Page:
John Cabot’s Alliance Is Back

By LUDOVICA PIZZICHELLI

This semester, after John Cabot University’s LGBTQ Alliance lay dormant as a result of its entire board graduating, it was revived by freshman Katie Kehoe. Kehoe has always felt like an ally to the community and began in middle school to challenge the negative stereotypes formed in schools against LGBTQ people. When asked what spurred her to restore the Alliance, she said, “Having a GSA (gay-straight alliance) is important to any university. Whether the organization is the most popular club on campus or if its just a few friends who meet once a week, its presence is important. I believe that we can be a valuable resource to our community by answering any questions and offering support.”

With her leadership, the Alliance has been newly built from the ground up based on three important values: building community, understanding, and support.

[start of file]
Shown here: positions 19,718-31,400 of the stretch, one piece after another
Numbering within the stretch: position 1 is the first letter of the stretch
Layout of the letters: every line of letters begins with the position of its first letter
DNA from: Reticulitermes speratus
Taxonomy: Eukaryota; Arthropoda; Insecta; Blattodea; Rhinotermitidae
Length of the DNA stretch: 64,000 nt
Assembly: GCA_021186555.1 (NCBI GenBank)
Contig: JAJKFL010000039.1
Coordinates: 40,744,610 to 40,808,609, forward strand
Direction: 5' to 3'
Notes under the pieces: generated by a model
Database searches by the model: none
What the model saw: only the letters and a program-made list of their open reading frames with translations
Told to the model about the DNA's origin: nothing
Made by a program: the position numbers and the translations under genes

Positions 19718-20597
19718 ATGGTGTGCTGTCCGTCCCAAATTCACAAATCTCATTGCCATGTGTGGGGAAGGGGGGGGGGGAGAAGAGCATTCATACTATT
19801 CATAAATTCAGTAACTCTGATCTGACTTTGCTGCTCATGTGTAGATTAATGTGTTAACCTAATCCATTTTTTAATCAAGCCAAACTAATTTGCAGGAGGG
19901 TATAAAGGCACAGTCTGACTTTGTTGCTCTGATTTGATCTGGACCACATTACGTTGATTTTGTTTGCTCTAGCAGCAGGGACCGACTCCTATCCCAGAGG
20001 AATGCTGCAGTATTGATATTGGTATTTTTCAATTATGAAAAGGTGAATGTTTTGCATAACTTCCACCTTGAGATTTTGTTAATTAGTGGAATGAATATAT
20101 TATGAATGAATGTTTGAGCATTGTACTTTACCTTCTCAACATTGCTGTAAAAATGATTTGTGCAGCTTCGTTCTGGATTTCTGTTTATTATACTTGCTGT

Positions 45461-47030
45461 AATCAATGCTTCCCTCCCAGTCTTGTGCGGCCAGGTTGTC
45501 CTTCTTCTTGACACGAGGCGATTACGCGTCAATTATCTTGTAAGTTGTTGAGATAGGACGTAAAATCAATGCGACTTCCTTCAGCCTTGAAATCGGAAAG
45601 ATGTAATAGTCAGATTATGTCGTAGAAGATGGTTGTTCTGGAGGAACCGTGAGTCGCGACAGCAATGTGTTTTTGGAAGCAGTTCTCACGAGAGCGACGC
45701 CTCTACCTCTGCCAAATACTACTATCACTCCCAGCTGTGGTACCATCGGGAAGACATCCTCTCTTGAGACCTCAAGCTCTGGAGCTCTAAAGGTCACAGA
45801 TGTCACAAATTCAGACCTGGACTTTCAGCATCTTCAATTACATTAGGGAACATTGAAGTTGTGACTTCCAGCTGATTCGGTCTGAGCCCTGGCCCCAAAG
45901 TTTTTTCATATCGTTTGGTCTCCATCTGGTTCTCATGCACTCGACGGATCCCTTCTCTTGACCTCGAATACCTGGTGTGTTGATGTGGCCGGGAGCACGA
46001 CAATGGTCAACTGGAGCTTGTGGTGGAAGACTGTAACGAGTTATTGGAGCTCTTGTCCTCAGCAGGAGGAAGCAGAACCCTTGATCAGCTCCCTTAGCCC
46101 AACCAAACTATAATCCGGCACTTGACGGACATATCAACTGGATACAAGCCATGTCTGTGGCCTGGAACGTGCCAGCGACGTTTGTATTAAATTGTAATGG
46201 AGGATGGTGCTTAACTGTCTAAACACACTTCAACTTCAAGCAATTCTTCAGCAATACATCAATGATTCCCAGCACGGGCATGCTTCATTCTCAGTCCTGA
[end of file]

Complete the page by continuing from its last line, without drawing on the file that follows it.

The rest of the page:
One of the core values of the club is the importance of creating a community. JCU is an institution where students from all backgrounds congregate to not only further their education and reinforce their goals, but to meet others from around the world and share ideas and cultures. The Alliance is committed to furthering a community surrounding both LGBTQ students and staight and cisgender students, bringing together people from different backgrounds to learn from each other. As stated in its constitution, the club “embraces the idea that person-to-person interaction is essential in the establishment of an open, accepting, and inclusive environment or campus that allows the free expression of ideas.” This standard is one the club is dedicated to holding itself to and hopes to create strong bonds both with students and other clubs. According to Heads Up Educational Counseling, there are 4,000 alliance groups in American schools, ranging from high schools to universities, and the Alliance is ready to build its own community at John Cabot.